A research student at University College London, Shah Mahmood, and UCL’s Chair of Information Communication, Yvo Desmedt, have announced details of “a zero-day privacy fault” in Facebook at the IEEE International Workshop on Security and Social Networking conference in Switzerland on Monday.
They explain that the “Deactivated Friend Attack” works like this:
Our deactivated friend attack occurs when an attacker adds their victim on Facebook and then deactivates her own account. As deactivation is temporary in Facebook, the attacker can reactivate her account as she pleases and repeat the process of activating and deactivating for unlimited number of times. While a friend is deactivated on Facebook, she becomes invisible. She could not be unfriended (removed from friend’s list) or added to any specific list.
Mahmood and Desmedt say in the abstract of the paper they presented that “it is highly probable the attacker has indefinite access to the victims private information in a cloaked way.” The pair note a complicating factor, which is that Facebook users are not notified when their friends deactivate or reactivate their own accounts, which could lead to surprise snooping.
They revealed this vulnerability and its potential impact “by showing the ease of gaining trust of Facebook users and being befriended online.” From a bogus account set up for the purposes of the 600 day experiment, Mahmood and Desmedt used targeted friend requests during the first 285 days, during which they sent out 595 friend requests. Of those, 370 were accepted. The dummy account received 3,969 friend requests, which the pair accepted.
Ultimately, the phony account accrued about 4,300 friends and maintained access to their Facebook profile information for at least 261 days, according to their paper. “No user was able to unfriend us during this time due to cloaking and short de-cloaking sessions. The short de-cloaking sessions were enough to get updates about the victims.”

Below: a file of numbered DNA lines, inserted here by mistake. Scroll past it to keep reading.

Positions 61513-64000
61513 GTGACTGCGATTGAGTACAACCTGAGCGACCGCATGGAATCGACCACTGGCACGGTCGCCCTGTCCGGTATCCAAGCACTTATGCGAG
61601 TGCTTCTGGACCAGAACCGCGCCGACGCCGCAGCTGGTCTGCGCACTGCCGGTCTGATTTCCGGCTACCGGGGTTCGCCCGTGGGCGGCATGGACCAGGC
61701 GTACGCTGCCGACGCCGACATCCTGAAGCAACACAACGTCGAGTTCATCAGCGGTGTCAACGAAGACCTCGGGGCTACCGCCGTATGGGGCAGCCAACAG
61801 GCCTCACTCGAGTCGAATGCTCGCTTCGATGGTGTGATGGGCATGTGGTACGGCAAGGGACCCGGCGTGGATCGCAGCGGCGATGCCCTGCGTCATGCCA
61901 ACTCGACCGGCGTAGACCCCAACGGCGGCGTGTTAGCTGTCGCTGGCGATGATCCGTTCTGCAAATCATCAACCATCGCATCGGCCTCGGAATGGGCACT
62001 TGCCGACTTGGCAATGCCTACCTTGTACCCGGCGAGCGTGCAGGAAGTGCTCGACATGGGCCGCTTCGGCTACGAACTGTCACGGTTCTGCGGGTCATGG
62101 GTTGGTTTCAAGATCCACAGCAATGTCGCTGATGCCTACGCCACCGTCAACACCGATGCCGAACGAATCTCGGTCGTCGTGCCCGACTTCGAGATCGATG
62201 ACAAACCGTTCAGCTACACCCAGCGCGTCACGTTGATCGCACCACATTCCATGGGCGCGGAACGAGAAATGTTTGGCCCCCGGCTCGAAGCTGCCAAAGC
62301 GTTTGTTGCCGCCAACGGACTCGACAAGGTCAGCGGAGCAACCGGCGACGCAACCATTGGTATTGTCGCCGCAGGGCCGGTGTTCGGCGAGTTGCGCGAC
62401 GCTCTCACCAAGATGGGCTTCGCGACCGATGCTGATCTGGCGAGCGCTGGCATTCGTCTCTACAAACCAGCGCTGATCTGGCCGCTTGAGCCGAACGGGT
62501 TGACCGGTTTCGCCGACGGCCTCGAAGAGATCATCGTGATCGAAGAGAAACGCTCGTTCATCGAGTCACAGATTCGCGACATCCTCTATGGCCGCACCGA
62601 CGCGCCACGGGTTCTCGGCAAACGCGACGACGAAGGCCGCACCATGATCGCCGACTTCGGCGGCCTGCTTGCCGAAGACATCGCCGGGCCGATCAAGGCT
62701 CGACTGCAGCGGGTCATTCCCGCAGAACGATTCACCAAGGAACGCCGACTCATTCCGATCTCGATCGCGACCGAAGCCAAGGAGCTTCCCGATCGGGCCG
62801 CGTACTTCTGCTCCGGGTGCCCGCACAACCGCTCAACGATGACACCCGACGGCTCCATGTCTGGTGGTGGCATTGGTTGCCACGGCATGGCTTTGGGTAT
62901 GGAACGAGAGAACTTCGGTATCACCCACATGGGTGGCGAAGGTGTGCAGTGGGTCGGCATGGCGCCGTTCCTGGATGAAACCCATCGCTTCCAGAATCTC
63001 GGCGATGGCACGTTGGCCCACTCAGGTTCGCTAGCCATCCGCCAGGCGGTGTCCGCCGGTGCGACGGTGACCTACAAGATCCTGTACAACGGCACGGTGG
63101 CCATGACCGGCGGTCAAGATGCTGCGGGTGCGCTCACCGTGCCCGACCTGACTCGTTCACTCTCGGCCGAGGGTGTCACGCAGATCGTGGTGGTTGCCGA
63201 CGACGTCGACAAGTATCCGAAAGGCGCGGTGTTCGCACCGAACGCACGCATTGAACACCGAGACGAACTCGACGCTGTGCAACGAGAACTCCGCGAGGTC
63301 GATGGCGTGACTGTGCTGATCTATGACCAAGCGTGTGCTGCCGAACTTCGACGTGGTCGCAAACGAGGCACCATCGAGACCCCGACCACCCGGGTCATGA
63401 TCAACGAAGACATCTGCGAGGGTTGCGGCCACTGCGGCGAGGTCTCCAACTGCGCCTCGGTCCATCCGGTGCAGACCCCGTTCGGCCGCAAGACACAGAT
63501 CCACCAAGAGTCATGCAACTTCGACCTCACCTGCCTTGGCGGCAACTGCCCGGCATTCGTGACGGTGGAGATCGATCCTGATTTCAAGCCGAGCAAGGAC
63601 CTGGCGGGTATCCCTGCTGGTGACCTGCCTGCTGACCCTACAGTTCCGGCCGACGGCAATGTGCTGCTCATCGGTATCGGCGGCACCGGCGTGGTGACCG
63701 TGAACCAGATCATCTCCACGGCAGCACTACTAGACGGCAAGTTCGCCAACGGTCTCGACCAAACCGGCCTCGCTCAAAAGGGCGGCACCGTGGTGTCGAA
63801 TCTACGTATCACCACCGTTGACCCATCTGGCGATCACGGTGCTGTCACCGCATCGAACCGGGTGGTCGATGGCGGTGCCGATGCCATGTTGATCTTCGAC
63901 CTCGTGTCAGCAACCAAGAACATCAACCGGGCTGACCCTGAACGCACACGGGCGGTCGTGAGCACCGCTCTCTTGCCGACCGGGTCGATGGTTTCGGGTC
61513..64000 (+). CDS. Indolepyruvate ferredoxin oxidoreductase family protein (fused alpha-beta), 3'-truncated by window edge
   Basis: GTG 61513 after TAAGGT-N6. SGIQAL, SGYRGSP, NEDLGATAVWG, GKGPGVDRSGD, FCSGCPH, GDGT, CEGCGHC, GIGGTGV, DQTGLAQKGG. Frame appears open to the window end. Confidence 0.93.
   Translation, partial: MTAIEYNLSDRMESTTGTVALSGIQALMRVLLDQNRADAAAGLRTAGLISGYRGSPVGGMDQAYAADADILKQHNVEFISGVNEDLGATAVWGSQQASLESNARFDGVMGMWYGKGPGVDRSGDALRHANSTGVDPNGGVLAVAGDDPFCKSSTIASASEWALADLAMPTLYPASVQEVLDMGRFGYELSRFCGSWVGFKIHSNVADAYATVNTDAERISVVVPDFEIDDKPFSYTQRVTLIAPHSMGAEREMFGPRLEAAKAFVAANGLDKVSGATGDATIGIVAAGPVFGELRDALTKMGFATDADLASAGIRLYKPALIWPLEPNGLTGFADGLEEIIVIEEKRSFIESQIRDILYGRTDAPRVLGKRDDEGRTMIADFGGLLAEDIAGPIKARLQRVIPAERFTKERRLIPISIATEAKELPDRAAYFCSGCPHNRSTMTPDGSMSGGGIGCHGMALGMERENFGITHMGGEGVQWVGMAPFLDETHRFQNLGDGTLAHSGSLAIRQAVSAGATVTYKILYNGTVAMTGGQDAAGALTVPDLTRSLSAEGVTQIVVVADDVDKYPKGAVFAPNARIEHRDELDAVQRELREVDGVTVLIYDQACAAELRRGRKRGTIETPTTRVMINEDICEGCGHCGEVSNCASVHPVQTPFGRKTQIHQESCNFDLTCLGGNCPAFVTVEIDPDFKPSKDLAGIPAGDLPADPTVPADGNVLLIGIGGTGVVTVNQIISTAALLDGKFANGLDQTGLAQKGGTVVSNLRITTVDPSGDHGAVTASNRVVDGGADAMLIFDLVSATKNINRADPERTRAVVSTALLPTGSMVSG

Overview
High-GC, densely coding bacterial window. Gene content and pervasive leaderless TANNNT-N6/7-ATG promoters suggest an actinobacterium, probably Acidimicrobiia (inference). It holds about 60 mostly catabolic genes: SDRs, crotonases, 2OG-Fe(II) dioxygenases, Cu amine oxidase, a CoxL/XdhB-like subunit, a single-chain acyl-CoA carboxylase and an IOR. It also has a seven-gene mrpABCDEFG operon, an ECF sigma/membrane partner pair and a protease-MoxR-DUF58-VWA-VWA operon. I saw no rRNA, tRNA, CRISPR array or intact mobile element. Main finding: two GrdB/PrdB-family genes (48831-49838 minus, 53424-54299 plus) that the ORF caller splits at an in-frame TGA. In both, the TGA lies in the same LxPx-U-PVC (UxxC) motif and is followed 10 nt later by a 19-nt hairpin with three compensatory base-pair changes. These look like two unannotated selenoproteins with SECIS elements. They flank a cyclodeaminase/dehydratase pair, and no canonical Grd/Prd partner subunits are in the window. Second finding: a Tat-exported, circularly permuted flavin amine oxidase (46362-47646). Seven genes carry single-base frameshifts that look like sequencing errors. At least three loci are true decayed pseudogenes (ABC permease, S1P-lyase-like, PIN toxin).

Finally, they reactivated the account and left it idle for 60 days to see how many people unfriended them – 239 people unfriended, just over five percent of the total.
The most pernicious aspect of the Deactivated Friend Attack is that it’s hard to track and hard to prevent. Despite this, Mahmood and Desmedt suggest that fixing the problem should be fairly straightforward. They suggest a number of strategies Facebook could take to ameliorate the issue, including notifying users when their friends deactivate their accounts and flagging users who frequently deactivate and reactivate their accounts.
It’s uncertain whether Facebook will take action on this problem and whether Mahmood and Desmedt’s proposed fixes make sense for the social networking giant. For now, this vulnerability is tacked onto the long list of privacy issues with which Facebook must contend.
Facebook has not yet released a statement about Mahmood and Desmedt’s findings.